Diepsloot mob justice: Reverend says brutal murder of seven people could have been avoided if government listened

A man speaking into a microphone

Diepsloot community leader, Reverend Thokwane Dithuge. File Picture: Screengrab / Newzroom Afrika TV

Published Dec 4, 2023

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As police continue to descend on the notorious Diepsloot area in Johannesburg, following the brutal murder of seven people accused of being involved in crime, community leaders said such brutality could have been avoided had government listened.

Earlier this year, IOL reported that protests had erupted in the densely located community, with residents voicing displeasure over rampant violent crime.

In June, angry residents, including community and religious leaders, marched to the Union Buildings in Tshwane, demanding to meet President Cyril Ramaphosa and raise their concerns. They managed to meet officials from the Presidency.

Speaking to broadcaster Newzroom Afrika, one of the community's most outspoken leaders Reverend Thokwane Dithuge said had government intervened, the brutal murder of the seven young people could have been avoided.

Seven bodies were found in Diepsloot following incidents of vigilantism. File Picture: Puleng Nguxe / Independent Newspapers

“This could have been avoided. Condolences to the families that have lost their loved ones. We condemn this act of killing people. Losing one life is too many. This could have been avoided if the first tier of governance was operational. If local government had its house in order, this should have been avoided,” said Dithuge.

“Secondly, if government can stop playing with people’s lives, our government, this government that we voted for, we went to Union Buildings, they opened their doors for us, we engaged with them, and when they came back with implementation, they excluded us. They called their friends to meet at Black Chairs and other places where they met with people who had never been part of this struggle.”

The reverend said the policing strategy rolled out after the massive protests was wrong.

“How do you come and police with a (Mercedes-Benz) Vito, and you have the TRT (tactical response team) in that moving around? We have dangerous places here, and they don’t go there. They drive on the big roads that connect Diepsloot and other places,” said Dithuge.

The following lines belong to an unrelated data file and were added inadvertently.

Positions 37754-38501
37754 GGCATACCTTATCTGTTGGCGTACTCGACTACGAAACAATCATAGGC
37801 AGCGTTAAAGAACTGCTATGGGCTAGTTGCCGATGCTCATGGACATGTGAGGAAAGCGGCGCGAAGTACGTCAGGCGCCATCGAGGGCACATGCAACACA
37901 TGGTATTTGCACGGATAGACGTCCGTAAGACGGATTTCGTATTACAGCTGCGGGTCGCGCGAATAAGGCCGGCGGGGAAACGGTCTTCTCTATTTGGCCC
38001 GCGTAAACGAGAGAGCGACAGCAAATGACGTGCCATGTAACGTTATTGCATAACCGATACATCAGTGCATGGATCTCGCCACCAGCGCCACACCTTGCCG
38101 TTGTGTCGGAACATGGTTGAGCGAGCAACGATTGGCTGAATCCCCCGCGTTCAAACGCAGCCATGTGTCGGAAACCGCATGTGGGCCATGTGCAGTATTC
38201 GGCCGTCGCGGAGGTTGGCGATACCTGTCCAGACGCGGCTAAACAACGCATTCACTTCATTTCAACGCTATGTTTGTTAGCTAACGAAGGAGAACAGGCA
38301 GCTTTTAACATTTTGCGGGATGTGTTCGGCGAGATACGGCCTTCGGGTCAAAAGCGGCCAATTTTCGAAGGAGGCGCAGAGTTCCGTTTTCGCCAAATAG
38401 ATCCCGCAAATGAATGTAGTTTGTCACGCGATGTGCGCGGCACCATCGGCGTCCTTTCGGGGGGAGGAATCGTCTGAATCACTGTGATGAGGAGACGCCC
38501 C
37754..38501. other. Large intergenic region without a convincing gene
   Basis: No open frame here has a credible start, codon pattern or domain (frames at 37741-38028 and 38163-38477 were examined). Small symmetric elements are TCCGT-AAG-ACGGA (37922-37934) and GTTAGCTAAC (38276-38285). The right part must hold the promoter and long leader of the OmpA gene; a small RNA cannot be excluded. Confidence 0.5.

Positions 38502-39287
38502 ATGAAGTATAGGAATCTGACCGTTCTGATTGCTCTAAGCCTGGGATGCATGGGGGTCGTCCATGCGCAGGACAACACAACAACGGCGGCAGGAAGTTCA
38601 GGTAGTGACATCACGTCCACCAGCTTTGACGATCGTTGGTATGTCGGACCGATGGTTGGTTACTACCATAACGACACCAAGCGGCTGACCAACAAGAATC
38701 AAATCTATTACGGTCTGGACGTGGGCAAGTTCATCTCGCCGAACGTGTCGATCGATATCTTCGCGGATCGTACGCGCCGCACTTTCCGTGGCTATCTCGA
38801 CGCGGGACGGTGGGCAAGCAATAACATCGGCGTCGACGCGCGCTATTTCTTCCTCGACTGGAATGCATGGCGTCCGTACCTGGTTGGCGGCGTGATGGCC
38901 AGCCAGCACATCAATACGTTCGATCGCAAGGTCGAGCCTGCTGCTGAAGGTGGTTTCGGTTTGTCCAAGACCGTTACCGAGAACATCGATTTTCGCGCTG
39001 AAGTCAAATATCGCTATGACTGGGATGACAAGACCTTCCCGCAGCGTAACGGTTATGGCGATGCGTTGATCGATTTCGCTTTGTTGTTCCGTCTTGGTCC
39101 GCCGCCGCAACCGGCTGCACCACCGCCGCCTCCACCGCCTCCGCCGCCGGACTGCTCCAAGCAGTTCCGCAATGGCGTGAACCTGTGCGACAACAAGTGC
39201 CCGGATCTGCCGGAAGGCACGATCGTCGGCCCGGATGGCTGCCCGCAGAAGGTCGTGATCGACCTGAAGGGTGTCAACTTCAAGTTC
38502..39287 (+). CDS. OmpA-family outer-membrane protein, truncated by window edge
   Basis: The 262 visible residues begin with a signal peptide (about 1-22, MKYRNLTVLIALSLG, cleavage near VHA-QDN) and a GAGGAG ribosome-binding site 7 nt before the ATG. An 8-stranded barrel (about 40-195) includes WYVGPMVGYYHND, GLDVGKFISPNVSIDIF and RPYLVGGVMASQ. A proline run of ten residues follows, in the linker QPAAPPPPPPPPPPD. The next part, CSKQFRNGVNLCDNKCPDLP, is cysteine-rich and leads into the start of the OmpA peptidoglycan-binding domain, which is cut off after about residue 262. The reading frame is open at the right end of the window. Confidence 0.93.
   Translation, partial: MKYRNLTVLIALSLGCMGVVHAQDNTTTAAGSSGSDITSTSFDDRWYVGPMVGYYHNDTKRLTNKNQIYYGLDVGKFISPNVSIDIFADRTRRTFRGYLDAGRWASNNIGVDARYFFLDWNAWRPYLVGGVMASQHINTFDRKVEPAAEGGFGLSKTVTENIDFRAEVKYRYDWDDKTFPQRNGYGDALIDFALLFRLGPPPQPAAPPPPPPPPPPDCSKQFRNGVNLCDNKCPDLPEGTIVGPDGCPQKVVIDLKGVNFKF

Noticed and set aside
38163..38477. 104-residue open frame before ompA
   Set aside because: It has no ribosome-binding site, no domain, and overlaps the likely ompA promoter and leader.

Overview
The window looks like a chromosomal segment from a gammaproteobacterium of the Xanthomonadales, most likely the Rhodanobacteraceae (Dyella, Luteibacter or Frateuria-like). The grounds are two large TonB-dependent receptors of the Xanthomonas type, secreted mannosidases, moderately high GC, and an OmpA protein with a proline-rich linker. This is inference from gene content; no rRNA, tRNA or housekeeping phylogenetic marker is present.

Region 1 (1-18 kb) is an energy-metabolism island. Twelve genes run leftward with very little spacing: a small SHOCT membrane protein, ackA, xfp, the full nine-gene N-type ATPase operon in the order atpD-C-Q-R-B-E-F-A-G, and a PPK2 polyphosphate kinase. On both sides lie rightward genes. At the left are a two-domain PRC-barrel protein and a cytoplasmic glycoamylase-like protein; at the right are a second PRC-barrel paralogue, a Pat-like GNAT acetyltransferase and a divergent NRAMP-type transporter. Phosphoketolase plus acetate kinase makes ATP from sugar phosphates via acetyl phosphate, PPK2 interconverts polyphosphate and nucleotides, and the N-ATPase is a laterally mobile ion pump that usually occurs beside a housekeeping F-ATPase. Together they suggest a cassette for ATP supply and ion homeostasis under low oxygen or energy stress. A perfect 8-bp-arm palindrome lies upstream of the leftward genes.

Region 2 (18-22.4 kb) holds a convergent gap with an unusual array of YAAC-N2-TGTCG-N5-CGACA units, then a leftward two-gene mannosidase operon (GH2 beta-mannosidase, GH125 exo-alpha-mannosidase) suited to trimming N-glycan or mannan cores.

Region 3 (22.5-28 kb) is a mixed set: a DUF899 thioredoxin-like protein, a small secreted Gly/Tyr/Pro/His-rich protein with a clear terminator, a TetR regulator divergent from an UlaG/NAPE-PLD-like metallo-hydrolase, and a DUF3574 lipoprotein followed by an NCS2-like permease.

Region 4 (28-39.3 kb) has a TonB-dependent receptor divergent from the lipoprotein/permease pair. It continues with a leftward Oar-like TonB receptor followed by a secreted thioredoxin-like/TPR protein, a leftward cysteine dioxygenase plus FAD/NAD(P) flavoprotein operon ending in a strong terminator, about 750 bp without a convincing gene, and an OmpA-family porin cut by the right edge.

Members of the police’s tactical response team. File Picture: SAPS

“This could have been avoided if government had sent us police.”

He added that the community’s protests should not be hijacked by politicians.

“There is too much competition. There is too much electioneering with the lives of the people,” he said.

Police in Gauteng have opened cases of murder after seven people were found burnt to death in two separate incidents in Diepsloot.

The incidents happened on Friday and in the early hours of Saturday.

“On Friday, at approximately 11pm, police received information about two bodies that were lying in the street in Diepsloot Extension 13. Upon arrival at the scene, police discovered the bodies of two males who were burned,” said Gauteng police spokesperson, Lieutenant Colonel Mavela Masondo.

Gauteng police spokesperson, Lieutenant Colonel Mavela Masondo. Picture: Supplied

Both victims were certified dead on the scene.

“A few hours later, information was received about the other five bodies that were lying in Diepsloot Extension 12. Police proceeded to the scene and found five bodies that were also burned,” said Masondo.

The five were also declared dead on the scene.

A preliminary investigation suggests that in both incidents, the victims were severely assaulted and burnt by the mob.

“The motive for the killing cannot be confirmed at this stage. As the police in Gauteng, we strongly condemn acts of vigilantism and the community taking the law into their own hands, as that constitutes a serious criminal offence,” said Masondo.

He said no arrests have been made yet, and police investigations are under way.

IOL